CHINO HILLS, Calif. — The best high school boys’ basketball team in the country scores at a video-game clip of 99.6 points per outing, and it does not wait around to see if opponents can keep up. During a holiday tournament in December, it beat an opponent from Milwaukee by scoring 125 points. The next night, it poured in 124 against a challenger from metro Atlanta.
But numbers are only part of the remarkable story of this season’s Chino Hills Huskies.
Three of the team’s starters are brothers, with a surname that could not be more apt — Ball — and matching commitments to play in college at U.C.L.A. The oldest, Lonzo, ranks among the country’s top high school talents, and the youngest, the 14-year-old freshman LaMelo, would be an eighth grader had he not started school a year early to fulfill his father’s dream of seeing his three sons overlapping for a high school season.
Still, it is how the Huskies (27-0) are winning — by deploying as few as six players who defy the concept of fatigue with a full-time, full-court press — that may be the most impressive part of their season. That and those numbers.
There was the 89-point win on opening night, the 74-point triumph two months later, and the time the Huskies scored 85 points in a 16-minute half. With possessions that start and end in the blink of an eye, thanks to the Balls’ seemingly telepathic connection, Chino Hills Coach Steve Baik concedes that his task has never been easier. Resisting the core instincts of any coach, he has let the reins on the Huskies go slack on offense and essentially green lights his players to shoot at will.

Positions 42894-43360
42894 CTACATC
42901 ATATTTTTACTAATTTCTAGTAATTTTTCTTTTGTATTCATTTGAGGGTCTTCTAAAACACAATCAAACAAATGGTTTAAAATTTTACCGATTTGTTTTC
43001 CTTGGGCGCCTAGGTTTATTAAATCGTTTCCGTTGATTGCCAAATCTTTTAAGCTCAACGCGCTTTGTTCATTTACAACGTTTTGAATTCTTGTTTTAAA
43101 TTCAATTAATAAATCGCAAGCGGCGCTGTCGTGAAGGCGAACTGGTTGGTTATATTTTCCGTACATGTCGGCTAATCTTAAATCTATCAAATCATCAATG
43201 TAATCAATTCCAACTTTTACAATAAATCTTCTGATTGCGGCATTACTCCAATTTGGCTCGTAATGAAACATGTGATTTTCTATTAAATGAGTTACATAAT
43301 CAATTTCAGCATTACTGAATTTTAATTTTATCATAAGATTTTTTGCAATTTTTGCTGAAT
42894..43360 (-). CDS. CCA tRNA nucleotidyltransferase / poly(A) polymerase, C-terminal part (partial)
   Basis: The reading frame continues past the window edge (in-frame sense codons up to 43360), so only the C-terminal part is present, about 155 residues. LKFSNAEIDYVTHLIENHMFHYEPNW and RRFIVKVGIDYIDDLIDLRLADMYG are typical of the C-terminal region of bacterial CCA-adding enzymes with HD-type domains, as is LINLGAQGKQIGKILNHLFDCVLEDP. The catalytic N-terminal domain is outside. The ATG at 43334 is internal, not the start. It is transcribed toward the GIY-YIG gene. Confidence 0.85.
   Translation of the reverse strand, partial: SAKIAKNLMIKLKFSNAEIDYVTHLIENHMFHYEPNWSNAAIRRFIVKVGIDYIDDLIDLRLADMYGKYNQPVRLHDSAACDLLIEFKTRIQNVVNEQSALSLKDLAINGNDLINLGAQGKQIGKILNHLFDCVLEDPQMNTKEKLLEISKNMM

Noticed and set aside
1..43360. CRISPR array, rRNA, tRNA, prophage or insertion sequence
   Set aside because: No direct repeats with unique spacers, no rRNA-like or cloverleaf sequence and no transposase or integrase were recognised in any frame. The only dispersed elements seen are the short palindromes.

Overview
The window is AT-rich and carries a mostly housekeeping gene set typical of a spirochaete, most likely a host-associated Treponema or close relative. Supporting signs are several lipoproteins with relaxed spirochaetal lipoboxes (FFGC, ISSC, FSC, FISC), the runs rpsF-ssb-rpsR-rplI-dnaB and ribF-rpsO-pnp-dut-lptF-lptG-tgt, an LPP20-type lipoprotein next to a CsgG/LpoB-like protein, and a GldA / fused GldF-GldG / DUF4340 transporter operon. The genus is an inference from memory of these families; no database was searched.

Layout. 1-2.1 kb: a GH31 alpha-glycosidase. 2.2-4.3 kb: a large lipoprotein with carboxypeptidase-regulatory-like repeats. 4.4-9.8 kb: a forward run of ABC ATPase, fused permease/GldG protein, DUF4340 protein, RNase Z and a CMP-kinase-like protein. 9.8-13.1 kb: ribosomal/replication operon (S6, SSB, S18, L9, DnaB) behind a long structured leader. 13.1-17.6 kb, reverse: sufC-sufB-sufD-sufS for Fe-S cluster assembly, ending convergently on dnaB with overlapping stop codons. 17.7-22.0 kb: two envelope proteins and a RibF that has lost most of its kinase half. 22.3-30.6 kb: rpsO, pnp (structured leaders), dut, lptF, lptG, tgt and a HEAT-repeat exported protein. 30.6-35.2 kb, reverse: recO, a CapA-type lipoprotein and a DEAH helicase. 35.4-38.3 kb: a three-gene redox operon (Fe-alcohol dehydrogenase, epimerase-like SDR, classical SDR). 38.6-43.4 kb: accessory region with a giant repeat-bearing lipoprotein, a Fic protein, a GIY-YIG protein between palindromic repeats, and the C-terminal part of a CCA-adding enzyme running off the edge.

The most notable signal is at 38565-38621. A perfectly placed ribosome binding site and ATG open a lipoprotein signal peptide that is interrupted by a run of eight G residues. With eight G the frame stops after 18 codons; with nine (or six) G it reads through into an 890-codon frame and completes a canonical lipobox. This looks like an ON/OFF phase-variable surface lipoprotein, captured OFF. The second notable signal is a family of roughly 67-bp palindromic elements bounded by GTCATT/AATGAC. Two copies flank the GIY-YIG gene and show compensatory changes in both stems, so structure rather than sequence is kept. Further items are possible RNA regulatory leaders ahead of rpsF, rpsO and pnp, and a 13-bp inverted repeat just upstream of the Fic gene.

“I don’t have to micromanage,” he said.
The result is quite a spectacle. In that holiday tournament in Palm Springs, Calif., the mere presence of Chino Hills created such a buzz that as many as 500 spectators were turned away at the door. The tardy arrivals missed the Huskies scoring no fewer than 96 points in their four games over five days.
“I can’t think of any other team that is remotely in the same category,” said Jason Hickman, national basketball editor at the high school sports website MaxPreps, which sponsored the tournament. “It’s really an unbelievable story.”
Most scouting services regard Lonzo Ball, a lanky 6-foot-6 guard, as one of the best seniors in the country. He will be the first Ball to enroll at U.C.L.A., but he may not stay long enough to be reunited there with LiAngelo, a 6-5 junior, and the 5-10 LaMelo. (A fourth Ball, the brothers’ cousin Andre, is a backup on the roster.)
At a casual practice in the Huskies’ 1,300-seat gym before their postseason opener on Friday, the Balls’ particular personalities were on full display. Lonzo, nursing an injured finger, exuded a senior’s maturity, his motion economized in a low-key scrimmage. The burly LiAngelo, practicing with the intensity of the football player that he once was, jumped up from an interview as the scrimmage wound down and insisted that it continue with him. The wispy LaMelo, a design cut into his two-tone hair, acted every bit the youngster that he is, sprawling in exaggeration as if hurt and pouting when urged to get up.
Before the season, Baik was conflicted on whether to dictate the offense as coaches do or cede considerable control to the Balls. One of his assistants, acquainted with the boys since their childhood, persuasively made the case for allowing them to approximate the unrestrained style of play associated with Amateur Athletic Union teams. They were effective on that level when playing alongside other Huskies, and the approach transferred seamlessly to Baik’s team.